REFERENCES

SPECIES: Thermopsis mollis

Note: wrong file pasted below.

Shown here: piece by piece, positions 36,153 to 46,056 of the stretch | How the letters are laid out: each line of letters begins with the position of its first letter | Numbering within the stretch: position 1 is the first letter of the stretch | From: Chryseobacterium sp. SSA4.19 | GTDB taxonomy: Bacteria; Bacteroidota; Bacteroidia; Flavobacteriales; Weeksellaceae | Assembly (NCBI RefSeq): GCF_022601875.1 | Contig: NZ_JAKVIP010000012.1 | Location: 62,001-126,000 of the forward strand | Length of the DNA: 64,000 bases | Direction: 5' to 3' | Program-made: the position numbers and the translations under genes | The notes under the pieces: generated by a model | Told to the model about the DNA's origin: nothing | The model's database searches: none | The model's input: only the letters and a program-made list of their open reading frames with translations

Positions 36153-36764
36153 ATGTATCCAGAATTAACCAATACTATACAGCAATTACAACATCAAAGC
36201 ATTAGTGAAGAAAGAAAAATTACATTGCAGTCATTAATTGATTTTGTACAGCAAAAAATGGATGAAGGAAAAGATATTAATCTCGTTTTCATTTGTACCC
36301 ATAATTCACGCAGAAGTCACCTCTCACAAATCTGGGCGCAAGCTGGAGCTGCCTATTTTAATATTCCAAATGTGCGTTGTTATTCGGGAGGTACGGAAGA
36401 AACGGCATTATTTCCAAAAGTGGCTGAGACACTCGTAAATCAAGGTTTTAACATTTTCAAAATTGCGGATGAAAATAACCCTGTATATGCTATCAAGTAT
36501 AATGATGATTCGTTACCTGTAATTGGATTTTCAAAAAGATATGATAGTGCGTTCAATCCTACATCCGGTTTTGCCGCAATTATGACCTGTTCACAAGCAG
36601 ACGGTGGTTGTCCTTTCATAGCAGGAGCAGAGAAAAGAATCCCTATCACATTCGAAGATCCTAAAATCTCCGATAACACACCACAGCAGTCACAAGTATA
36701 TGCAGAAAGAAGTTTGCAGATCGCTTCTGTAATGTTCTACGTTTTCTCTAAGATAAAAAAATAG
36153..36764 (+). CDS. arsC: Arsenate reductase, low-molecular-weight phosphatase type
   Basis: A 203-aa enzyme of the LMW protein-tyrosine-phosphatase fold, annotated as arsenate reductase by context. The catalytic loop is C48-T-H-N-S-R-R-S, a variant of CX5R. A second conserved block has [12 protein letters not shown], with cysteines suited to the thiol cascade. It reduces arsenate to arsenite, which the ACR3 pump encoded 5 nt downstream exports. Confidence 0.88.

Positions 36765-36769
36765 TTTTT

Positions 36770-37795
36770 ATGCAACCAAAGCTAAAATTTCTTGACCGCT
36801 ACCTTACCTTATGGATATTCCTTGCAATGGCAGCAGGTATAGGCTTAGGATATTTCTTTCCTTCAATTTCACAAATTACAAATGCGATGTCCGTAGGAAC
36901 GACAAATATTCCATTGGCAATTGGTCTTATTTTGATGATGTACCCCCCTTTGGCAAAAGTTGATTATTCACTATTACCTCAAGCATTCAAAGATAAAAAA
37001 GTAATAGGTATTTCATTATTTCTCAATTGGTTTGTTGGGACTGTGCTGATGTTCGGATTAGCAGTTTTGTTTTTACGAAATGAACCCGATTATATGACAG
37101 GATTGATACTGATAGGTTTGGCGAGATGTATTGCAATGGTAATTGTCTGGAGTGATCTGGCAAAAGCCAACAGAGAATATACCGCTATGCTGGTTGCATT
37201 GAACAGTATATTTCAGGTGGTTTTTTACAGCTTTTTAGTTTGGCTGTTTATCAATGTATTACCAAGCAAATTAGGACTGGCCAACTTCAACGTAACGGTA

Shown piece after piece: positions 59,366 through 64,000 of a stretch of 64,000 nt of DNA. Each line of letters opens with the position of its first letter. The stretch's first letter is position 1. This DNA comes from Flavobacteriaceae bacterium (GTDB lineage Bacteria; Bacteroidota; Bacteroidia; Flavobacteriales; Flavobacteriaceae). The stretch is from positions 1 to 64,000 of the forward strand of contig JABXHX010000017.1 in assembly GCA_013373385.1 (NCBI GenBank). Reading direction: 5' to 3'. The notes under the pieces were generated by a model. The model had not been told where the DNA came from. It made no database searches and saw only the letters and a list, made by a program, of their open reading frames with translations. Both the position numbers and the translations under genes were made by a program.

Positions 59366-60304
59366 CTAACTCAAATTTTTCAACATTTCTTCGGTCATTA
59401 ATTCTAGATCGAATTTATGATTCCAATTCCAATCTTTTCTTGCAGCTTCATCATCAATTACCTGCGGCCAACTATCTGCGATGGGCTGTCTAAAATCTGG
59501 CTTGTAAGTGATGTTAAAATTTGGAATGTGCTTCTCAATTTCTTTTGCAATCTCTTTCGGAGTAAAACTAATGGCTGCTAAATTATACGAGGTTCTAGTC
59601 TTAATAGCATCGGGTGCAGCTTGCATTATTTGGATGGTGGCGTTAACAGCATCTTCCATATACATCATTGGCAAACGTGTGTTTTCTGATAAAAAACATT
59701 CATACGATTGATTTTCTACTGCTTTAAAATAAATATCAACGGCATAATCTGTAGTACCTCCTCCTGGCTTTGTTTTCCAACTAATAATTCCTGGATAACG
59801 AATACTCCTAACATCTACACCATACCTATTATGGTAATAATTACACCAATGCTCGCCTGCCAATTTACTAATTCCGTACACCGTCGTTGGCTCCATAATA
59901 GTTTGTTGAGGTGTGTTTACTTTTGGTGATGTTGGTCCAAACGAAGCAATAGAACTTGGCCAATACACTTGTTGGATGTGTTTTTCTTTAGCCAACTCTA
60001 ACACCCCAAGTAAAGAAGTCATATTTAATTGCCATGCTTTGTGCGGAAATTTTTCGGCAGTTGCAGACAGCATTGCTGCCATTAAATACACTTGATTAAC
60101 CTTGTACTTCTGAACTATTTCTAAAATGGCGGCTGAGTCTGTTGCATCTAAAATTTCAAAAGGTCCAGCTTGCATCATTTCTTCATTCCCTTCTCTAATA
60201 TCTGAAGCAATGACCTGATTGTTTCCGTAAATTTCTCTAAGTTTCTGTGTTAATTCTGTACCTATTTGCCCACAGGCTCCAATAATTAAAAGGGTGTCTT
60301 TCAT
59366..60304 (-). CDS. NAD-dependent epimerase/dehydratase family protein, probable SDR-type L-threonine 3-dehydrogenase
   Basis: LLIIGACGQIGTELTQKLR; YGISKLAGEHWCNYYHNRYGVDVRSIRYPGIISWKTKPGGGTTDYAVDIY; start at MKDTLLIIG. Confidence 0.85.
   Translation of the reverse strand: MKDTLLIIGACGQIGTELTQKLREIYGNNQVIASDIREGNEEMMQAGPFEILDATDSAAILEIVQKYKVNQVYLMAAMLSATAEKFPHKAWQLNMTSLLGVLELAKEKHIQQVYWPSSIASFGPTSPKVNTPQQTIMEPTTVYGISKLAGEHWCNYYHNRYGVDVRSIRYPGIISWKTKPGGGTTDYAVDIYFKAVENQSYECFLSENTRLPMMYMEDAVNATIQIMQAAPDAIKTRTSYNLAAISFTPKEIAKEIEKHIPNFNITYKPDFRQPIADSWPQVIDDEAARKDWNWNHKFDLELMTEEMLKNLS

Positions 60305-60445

REFERENCES : 1. Allen, O. N.; Allen, E. K. 1981. The Leguminesae, a source book of characteristics, uses, and nodulation. Madison, WI: The University of Wisconsin Press. 1981 p. [18260] 2. Bernard, Stephen R.; Brown, Kenneth F. 1977. Distribution of mammals, reptiles, and amphibians by BLM physiographic regions and A.W. Kuchler's associations for the eleven western states. Tech. Note 301. Denver, CO: U.S. Department of the Interior, Bureau of Land Management. 169 p. [434] 3. Borchert, Mark. 1989. Postfire demography of Thermopsis macrophylla H.A. var. agina J.T. Howell (Fabaceae), a rare perennial herb in chaparral. American Midland Naturalist. 122: 120-132. [7982] 4. Brown, Ray W.; Johnston, Robert S. 1979. Revegetation of disturbed alpine rangelands. In: Johnson, D. A., ed. Special management needs of alpine ecosystems. Range Science Series No. 5. Denver, CO: Society for Range Management: 76-94. [188] 5. Coupland, Robert T.; Johnson, R. E. 1965. Rooting characteristics of native grassland species of Saskatchewan. Journal of Ecology. 53: 475-507. [702] 6. Eyre, F. H., ed. 1980. Forest cover types of the United States and Canada. Washington, DC: Society of American Foresters. 148 p. [905] 7. Fernald, Merritt Lyndon. 1950. Gray's manual of botany. [Corrections supplied by R. C. Rollins]. Portland, OR: Dioscorides Press. 1632 p. (Dudley, Theodore R., gen. ed.; Biosystematics, Floristic & Phylogeny Series; vol. 2). [14935] 8. Garrison, George A.; Bjugstad, Ardell J.; Duncan, Don A.; [and others]. 1977. Vegetation and environmental features of forest and range ecosystems. Agric. Handb. 475. Washington, DC: U.S. Department of Agriculture, Forest Service. 68 p. [998] 9. Gleason, Henry A.; Cronquist, Arthur. 1991. Manual of vascular plants of northeastern United States and adjacent Canada. 2nd ed. New York: New York Botanical Garden. 910 p. [20329] 10. Isely, Duane. 1981. Leguminosae fo the United States: II. Subfamily Caesalpinioideae. Memoirs of the New York Botanical Garden. 25(2): 1-228. [23495] 11. Kuchler, A. W. 1964. Manual to accompany the map of potential vegetation of the conterminous United States. Special Publication No. 36. New York: American Geographical Society. 77 p. [1384] 12. Larisey, Mary Maxine. 1940. A revision of the North American species of the genus Thermopsis. Annals of the Missouri Botanical Garden. 27: 245-264. [23496] 13. Mowat, Catherine. 1990. Fire effects study for Quail Flats Fire, Dinosaur Provincial Park. Calgary, AB: Alberta Recreation, Parks and Wildlife Foundation, Dinosaur National Park. 37 p. [+]. On file with: U.S. Department of Agriculture, Forest Service, Intermountain Research Station, Fire Sciences Laboratory, Missoula, MT. [17454] 14. Rogers, C. Leland; Mullens, Nora E.; Shiflet, George W., Jr. 1974. Rare South Carolina plants. Castanea. 39(3): 287-290. [23493] 15. Oswald, Brian P.; Covington, W. Wallace. 1984. Effect of a prescribed fire on herbage production in southwestern ponderosa pine on sedimentary soils. Forest Science. 30(1): 22-25. [2805] 16. Radford, Albert E.; Ahles, Harry E.; Bell, C. Ritchie. 1968. Manual of the vascular flora of the Carolinas. Chapel Hill, NC: The University of North Carolina Press. 1183 p. [7606] 17. Raunkiaer, C. 1934. The life forms of plants and statistical plant geography. Oxford: Clarendon Press. 632 p. [2843] 18. Stickney, Peter F. 1989. Seral origin of species originating in northern Rocky Mountain forests. Unpublished draft on file at: U.S. Department of Agriculture, Forest Service, Intermountain Research Station, Fire Sciences Laboratory, Missoula, MT; RWU 4403 files. 7 p. [20090] 19. U.S. Department of Agriculture, Soil Conservation Service. 1994. Plants of the U.S.--alphabetical listing. Washington, DC: U.S. Department of Agriculture, Soil Conservation Service. 954 p. [23104] 20. U.S. Department of the Interior, National Biological Survey. [n.d.]. NP Flora [Data base]. Davis, CA: U.S. Department of the Interior, National Biological Survey. [23119] 21. Ware, Donna M. Eggers. 1973. Floristic survey of the Thompson River watershed. Castanea. 38(4): 349-377. [23494] 22. Wofford, B. Eugene. 1989. Guide to the vascular plants of the Blue Ridge. Athens, GA: The University of Georgia Press. 384 p. [12908] 23. Smith, Jane K.; Laven, Richard D.; Omi, Philip N. 1985. Vegetation changes in aspen stands resulting from prescribed burning in recreation areas of the Front Range of Colorado. Final Report. Contract Nos. RM-80-112-GR and RM-81-162-GR (EC-367): Eisenhower Consortium for Western Environmental Forestry Research. 53 p. On file with: U.S. Department of Agriculture, Forest Service, Intermountain Research Station, Fire Sciences Laboratory, Missoula, MT. [23491]